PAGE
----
We had lunch in the courtyard (intriguingly divided by the Equator line – we chose to eat in the Northern Hemisphere). The choice of food here was superb: hot and cold dishes, salads, soups, starters, an incredible array of desserts and fruits. And a meat grill with freshly barbecued cuts of chicken, lamb and beef. The pterodactyl-like Marabou storks with their grizzled heads waited patiently for titbits on the rooftops. They are the most extraordinary birds. They really do stalk when they walk.
Afterwards, I relaxed by the inviting outdoor pool, enjoying the spectacular views over sweeping terraced lawns towards the golf course and the rising majesty of Mt Kenya in the far distance. Of course, you could spend the whole time pool lounging, or be relishing the spa treatments (great massages from Margaret) but there’s so much else to do. There’s a nine-hole golf course, a maze to get lost in, tennis and basketball courts, as well as horse-riding, mountain biking and nature walks. And fabulous bush dinners and game drives at Solio Game Reserve, Sweet Waters Game Reserve or further afield at Aberdare National Park and Samburu Game Reserve.
I took one of the mountain bikes around the estate and came across a group of Colobus monkeys playing tag in the trees. Black and white long-haired bodies leaping from branch to branch, their long white bushy tails like trailing scarves.
That evening we dined on succulent barbecued pork, beef, lamb, Berber chicken and marinated prawns on the lantern-lit pontoon deck over the pond. Warmed by the lively fire and fortified by Tusker beer, mains included pan-seared fish and delicious truffle mash, accompanied by fine local vintage wines and fabulous desserts (mousse, fudge, macaroons). The backdrop to our voices were fish and frogs in the lake below us, their grunts and croaks echoing around the estate giving the impression of much larger beasties.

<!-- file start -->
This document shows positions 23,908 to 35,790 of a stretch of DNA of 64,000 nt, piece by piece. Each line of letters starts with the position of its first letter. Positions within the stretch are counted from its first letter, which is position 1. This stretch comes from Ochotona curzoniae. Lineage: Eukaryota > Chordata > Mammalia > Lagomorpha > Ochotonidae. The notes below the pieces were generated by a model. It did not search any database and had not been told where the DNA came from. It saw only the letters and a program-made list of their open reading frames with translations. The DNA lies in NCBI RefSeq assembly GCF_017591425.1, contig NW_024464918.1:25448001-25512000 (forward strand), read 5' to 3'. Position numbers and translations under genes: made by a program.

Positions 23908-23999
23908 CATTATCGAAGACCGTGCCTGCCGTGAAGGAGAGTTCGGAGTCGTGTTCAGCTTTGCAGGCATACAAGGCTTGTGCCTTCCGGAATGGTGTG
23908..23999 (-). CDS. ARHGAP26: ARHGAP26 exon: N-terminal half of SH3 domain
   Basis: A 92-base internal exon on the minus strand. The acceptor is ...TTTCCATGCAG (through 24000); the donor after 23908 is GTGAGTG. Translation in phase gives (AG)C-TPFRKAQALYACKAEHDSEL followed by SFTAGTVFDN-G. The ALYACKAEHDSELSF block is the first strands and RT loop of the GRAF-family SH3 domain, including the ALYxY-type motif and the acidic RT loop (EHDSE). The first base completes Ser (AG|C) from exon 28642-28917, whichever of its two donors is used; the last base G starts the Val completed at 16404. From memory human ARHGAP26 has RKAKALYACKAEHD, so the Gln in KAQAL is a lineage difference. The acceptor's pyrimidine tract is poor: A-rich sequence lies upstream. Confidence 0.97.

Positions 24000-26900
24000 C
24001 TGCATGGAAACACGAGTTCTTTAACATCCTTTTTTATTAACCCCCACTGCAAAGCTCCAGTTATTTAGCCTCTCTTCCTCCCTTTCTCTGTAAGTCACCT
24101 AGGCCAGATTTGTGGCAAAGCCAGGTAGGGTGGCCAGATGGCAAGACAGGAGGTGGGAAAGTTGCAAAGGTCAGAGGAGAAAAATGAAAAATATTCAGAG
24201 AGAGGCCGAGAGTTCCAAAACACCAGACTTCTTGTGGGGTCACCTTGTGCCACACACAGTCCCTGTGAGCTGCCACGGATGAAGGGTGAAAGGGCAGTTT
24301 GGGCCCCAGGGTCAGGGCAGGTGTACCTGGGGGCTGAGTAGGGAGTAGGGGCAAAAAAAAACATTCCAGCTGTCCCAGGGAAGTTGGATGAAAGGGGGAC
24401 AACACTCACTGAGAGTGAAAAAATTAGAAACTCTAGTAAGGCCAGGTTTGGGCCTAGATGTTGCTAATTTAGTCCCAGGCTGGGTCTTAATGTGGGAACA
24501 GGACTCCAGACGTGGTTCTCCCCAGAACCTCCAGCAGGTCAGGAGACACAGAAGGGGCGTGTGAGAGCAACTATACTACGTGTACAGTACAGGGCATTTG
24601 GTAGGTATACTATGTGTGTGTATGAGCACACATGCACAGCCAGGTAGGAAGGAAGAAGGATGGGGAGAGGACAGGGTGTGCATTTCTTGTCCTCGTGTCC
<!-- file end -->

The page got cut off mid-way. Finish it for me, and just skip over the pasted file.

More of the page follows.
After a sumptuous breakfast at the main house the following morning, we head for the Ol Pejeta Conservancy an hour’s drive from the hotel. Zebra, wild dogs and lions are here. As well as the world’s last-remaining three northern white rhinos and it’s a sanctuary for 113 critically endangered black rhinos and is the largest black rhino sanctuary in East Africa. Today the demand for ivory comes from Asia and the Middle East, where rhino horn is falsely considered to have medicinal properties and is used to make ornamental dagger handles. A kilo of rhino horn can fetch up to $60,000 on the black market. Ironically, rhino horn is just made of the same substance as human fingernails – keratin.
We were honoured to meet Baraka, the blind black rhino who lives on his own 100-acre enclosure. He has plenty of visitors and a specially designed platform affording a close-up experience with this remarkable animal. He was sleeping when we arrived, yet the brave keeper went down next to him to take photos.
In 1970 there were around 20,000 black rhinos living in Kenya. Due to poaching and drought, there are significantly less. We next meet Sudan, the only remaining northern white rhino. Thought to be about 45, he’s an old fella, heavily protected. He’s not entirely alone, there are three female northern white rhinos here too, but they are not able to become pregnant. So, the ambitious plan to avoid complete extinction is to use in vitro fertilisation. Since writing this, Sudan has sadly died. Even more reason to protect these irreplaceable species.
Returning to the Fairmont Mount Kenya Safari Club for lunch we were treated to the most gorgeous dining setting in the exquisite Rose Garden. Beautiful arches and pergolas, running stream and indigenous trees providing shade, it felt like an English country garden. The perfect wedding location, we savoured tuna starters followed by an amazingly spiced vegetable curry with the best crème brulée. Magical.